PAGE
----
"2 part edited travelogue following young men on a bicycle trip cross country (San Francisco to New York City) with Wandering Wheels, a faith based organization. Along with the noteworthy locations they visit, such as the Four Corners and New York City, this film includes much documentation of their down time and visits to Native American and small town communities to sing and meet with the people." Chicago Film Archives.
"An Indian brave keeps his ear to the ground in vain!" Oldfilm.org
Stan Midgley travels by bicycle through Utah in this "chucklelogue."
"Mungo Martin demonstrates the making of a Bee Mask. Tony Hunt models the mask and provides a short rendition of the Bee Mask Dance" (Duffy, 140).
This film is also known as Mungo Martin Makes a Mask.
"Cruise on Toketie. Coastal people, places and scenery between Vancouver Island and the mainland. Includes footage of Indian villages, pictographs, birds and wildlife, logging, other vessels, etc. Notably, there are good shots of the abandoned villages of Gwayasdums, Karlukwees, and Mamalilaculla, as well as the burial ground on Klaoitsis Island" British Columbia Archives.
"Coastal people, places and scenery between Vancouver Island and the mainland. Includes footage of Indian villages, pictographs, birds and wildlife, logging operations, other vessels, etc." British Columbia Archives.
"The Hunted deals with a pioneer or settler of the old West who seems on the prowl for some thing or person, but we are not told why. An Indian soon enters the scene and tries to shoot the settler, whereupon the settler fires back. The duel is short lived with a tragic outcome, after which the reason for the hunt is revealed" PSA Journal, Sept. 1966, 35.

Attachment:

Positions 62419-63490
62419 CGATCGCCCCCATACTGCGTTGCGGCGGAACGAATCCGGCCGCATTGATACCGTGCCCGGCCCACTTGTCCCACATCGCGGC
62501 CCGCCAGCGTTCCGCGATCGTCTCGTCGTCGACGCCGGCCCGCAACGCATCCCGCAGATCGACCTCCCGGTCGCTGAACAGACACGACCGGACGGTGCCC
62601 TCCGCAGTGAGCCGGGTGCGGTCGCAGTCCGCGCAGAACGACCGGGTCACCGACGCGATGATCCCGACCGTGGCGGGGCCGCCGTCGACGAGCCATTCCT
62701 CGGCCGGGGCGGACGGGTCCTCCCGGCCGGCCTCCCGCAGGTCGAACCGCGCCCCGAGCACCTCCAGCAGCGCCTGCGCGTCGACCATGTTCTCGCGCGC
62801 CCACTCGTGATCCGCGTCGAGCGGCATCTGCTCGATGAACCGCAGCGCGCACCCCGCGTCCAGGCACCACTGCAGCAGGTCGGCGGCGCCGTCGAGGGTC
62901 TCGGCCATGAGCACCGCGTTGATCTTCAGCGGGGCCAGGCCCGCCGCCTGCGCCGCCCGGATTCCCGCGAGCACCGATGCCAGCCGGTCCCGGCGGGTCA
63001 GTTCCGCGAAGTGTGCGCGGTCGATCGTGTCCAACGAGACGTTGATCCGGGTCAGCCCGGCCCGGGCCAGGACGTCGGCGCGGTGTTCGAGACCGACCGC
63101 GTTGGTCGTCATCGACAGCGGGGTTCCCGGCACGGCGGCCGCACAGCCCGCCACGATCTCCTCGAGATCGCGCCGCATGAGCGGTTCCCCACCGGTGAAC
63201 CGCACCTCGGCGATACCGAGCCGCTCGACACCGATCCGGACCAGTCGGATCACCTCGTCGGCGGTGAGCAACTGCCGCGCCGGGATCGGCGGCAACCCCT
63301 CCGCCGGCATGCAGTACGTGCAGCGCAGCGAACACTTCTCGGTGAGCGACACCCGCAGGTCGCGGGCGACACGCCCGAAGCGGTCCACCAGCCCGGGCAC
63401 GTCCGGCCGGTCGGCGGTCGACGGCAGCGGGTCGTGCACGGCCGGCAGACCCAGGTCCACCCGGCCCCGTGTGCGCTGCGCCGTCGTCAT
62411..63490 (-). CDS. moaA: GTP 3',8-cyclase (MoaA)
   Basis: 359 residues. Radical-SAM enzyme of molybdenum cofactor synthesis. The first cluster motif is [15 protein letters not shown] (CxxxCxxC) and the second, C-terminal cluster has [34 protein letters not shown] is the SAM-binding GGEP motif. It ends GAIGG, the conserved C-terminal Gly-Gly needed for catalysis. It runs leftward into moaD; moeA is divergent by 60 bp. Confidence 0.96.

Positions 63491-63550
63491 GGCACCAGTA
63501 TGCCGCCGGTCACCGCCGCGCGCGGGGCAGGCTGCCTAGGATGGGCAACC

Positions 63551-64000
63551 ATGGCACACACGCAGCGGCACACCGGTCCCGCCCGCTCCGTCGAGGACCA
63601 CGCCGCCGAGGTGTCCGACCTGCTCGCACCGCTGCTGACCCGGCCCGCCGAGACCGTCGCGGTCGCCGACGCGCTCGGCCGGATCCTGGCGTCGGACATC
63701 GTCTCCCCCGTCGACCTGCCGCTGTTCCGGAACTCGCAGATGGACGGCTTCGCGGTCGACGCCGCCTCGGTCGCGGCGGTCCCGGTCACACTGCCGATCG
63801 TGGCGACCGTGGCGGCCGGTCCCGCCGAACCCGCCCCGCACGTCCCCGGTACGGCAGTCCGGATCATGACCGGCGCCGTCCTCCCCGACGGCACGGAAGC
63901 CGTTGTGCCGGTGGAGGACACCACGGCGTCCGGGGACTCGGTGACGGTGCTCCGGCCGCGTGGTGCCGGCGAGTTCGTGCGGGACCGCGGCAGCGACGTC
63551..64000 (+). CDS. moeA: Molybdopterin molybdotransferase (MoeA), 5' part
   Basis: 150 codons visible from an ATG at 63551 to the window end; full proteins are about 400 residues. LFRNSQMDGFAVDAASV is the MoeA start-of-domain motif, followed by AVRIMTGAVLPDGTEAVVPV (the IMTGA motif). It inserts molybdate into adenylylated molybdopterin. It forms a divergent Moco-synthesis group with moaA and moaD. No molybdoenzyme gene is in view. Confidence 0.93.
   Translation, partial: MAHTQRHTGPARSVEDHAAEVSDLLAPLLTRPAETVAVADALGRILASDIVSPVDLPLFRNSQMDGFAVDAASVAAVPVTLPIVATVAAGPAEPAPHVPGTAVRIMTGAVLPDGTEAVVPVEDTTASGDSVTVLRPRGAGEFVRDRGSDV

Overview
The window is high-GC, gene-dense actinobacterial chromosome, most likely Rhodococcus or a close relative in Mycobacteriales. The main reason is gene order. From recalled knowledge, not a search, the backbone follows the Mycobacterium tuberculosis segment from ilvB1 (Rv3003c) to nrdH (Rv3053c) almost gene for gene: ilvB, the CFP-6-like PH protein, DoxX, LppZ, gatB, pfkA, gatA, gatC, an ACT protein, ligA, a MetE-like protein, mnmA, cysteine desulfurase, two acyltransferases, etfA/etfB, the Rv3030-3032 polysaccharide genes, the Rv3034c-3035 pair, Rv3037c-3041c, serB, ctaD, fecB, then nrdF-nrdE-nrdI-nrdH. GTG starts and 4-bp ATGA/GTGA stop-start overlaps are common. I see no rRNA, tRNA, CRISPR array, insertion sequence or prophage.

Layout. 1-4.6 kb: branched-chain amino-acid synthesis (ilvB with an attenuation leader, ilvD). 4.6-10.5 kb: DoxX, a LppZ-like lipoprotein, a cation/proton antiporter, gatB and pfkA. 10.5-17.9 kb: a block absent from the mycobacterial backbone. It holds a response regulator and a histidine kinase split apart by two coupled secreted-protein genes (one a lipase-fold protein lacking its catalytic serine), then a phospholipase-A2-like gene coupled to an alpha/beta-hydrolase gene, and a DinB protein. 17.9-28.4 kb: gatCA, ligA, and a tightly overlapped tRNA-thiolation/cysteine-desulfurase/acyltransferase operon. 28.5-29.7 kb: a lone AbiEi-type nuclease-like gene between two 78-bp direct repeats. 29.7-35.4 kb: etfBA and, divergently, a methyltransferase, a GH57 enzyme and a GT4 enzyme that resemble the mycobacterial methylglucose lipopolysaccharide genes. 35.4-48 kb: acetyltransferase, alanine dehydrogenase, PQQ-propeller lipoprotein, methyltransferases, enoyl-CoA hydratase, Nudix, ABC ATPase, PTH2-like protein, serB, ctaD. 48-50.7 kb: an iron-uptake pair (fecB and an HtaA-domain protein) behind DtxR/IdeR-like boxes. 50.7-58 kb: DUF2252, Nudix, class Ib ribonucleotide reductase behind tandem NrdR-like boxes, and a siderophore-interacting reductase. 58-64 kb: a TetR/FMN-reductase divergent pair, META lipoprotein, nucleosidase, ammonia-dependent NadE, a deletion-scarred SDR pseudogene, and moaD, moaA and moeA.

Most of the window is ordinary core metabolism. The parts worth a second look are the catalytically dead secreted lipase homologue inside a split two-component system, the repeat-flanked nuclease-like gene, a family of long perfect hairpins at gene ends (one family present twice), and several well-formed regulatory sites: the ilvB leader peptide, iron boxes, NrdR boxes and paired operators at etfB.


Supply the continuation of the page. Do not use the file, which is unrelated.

"The wilderness of Colorado where the visitor may wonder how the Indian can extract a livelihood from the dry, treeless land. To be sure, there are trees, and some with the raiment of ghosts, from which life long ago departed. The rugged Indian does eke a living from this waste, mostly from sheep, goats, weaving, and trinkets. The film is a record of these things in well chosen settings, including a desert storm" PSA Journal, Oct. 1961, 49
"'Navajoland' entered by Richard V. Thiriot, of Salt Lake City, is a travelogue on that part of the great Southwest where dwell the dwindling and not-to-well-off Navajos. Thiriot has caught the beauty of this colorful country with his camera and Kodachrome film, and concludes the picture with intimate shots of some of the Indians who inhabit Navajoland. Had Thiriot been able to schedule his filming during the stormy weather season and thus been able to capture the colorful skies abounding in Navajoland at that time of the year, his photography would have greater pictorial interest, highly neccesary where subject material is predominantly static. Thiriot used a Filmo 70-DA and Kodachrome film." American Cinematographer, Apr. 1950, 145.
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